National Geographic presents this short film showcase. J. David Bamberger discusses the restoration of Selah Bamberger Ranch Preserve from director Ben Masters. “My objective was to find the worst piece of land I could possibly find in the Hill Country of Texas and begin a process of restoration that would change it back to be one of the best, and that has happened right here. By habitat restoration. By working with Mother Nature instead of against her.”
Articles and Studies
By: John Ashworth, LBG- Guyton Associates
An in depth view of the Trinity Aquifer during normal conditions, drought, and flood.
By: The Nature Conservancy
In a region the Conservancy calls the Bandera Canyonlands in the western Hill Country, crystal-clear water flows from numerous springs and seeps originating from the geologic seam separating the porous Edwards limestone from the dense Upper Glen Rose formation. These perennial, life-giving waters etch through deep, cool canyons, enabling a wide variety of Texas native plants and wildlife to flourish on the Edwards Plateau.
By: No Land No Water
When it rains in Texas, it falls predominantly on a privately-owned farm, ranch or timberland. How that land is managed will have consequences for the future of Texas water.
That’s a cornerstone message of “No Land No Water,” a new public awareness campaign of the Texas Agricultural Land Trust (TALT). The campaign promotes conservation of private working lands is key to protecting the state’s water resources.
Maps and Diagrams
Review retrieve detailed water quality information collected by volunteer monitors for the State of Texas. Zoom in to access water quality data for Cypress Creek.
Because changes in forest succession can take decades, few long-term, direct studies of vegetation change are available. Take advantage of this study.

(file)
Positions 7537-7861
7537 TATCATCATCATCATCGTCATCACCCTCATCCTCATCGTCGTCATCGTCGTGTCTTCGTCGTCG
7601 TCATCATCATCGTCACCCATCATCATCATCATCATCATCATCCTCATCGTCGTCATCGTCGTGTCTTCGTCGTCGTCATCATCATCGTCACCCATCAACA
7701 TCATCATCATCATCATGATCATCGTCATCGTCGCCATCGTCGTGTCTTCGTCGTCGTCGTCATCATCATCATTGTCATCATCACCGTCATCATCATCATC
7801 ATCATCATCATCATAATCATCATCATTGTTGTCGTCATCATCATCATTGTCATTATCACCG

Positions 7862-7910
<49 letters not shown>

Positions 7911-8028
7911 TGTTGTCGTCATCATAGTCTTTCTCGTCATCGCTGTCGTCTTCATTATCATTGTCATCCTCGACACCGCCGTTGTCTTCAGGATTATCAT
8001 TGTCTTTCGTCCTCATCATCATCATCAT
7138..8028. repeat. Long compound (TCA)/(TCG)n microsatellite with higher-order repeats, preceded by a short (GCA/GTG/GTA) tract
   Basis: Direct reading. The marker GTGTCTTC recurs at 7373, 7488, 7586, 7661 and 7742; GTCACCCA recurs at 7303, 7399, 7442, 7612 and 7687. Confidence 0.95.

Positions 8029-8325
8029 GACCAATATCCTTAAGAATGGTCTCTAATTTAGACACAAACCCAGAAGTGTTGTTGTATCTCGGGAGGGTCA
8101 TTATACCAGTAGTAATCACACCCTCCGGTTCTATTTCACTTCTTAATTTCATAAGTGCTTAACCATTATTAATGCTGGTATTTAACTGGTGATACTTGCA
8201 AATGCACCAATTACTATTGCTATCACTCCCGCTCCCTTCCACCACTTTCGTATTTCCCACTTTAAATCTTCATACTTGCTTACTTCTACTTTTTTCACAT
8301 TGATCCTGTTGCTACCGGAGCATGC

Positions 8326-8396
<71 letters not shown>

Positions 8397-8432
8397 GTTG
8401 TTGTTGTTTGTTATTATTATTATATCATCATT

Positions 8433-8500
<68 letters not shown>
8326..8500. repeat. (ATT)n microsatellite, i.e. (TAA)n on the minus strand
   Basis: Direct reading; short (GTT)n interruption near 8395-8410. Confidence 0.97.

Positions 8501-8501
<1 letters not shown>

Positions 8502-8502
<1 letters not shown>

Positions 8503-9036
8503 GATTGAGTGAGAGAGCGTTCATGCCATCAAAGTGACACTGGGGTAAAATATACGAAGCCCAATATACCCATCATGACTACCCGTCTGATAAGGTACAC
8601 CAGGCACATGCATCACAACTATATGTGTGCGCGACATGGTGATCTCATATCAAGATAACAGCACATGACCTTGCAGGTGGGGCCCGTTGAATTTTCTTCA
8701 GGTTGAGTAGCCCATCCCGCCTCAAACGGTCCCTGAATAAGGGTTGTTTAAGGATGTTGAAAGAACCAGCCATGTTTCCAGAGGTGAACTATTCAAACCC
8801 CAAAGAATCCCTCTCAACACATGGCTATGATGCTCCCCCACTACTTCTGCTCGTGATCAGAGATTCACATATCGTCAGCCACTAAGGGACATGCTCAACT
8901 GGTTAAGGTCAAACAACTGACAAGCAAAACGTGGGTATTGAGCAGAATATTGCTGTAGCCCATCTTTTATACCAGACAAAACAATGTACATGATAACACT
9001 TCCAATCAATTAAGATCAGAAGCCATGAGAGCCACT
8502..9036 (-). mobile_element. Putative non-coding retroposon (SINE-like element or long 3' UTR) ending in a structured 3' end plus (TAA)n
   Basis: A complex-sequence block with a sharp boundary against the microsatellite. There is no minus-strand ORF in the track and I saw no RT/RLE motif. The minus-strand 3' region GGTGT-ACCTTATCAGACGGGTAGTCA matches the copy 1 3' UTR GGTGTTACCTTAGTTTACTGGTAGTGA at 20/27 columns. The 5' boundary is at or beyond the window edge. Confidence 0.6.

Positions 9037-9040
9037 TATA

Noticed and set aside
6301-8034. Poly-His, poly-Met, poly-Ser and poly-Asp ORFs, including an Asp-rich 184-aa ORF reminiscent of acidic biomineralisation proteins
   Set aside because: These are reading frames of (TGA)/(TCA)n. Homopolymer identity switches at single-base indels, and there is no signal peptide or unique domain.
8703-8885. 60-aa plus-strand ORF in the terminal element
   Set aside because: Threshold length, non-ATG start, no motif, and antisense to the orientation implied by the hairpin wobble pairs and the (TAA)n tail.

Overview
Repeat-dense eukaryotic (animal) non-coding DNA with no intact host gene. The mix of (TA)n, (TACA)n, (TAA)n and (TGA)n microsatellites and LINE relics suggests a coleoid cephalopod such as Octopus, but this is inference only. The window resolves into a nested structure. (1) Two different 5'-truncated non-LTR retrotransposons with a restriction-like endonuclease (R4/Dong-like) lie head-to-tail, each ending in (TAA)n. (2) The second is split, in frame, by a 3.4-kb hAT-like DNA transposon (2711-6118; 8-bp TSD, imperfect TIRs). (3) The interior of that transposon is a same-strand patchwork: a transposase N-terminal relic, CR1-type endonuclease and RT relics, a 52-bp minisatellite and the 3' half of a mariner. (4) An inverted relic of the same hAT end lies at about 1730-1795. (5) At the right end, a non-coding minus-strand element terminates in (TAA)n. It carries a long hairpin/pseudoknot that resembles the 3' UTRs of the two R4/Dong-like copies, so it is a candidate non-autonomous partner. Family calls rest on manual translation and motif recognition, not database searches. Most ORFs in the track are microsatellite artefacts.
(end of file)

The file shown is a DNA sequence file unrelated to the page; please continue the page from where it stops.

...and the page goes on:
This Central Texas Wetland Plants is a collection of institutional knowledge and photos taken in and around the Austin area. It is not intended to be comprehensive, but rather to be used as a supplement to other resources when identifying plants in Central Texas.
The state of Texas has 191,000 miles of natural waterways with riparian areas— the green vegetation zones along streams, rivers and lakes—that collectively provide great economic, social, cultural and environmental value to the state.
Rainwater Harvesting in Texas
HEALTH & SAFETY § 341.042. Standards for Harvested Rainwater
Those with existing systems can apply for a property tax exemption through Hays County by completing and submitting a series of forms including the Hays County Application for Rainwater Harvesting Incentive Form, the Hays Central Appraisal District Application for Water Conservation Initiatives Property Tax Exemption form 50-2070, and the Hays CAD Supplemental Rainwater Application. The property tax exemption application is due by May 1.
Practices of rainwater harvesting in the world can be dated back to 2000 B.C. Learn all about what you can do with rainwater harvesting today.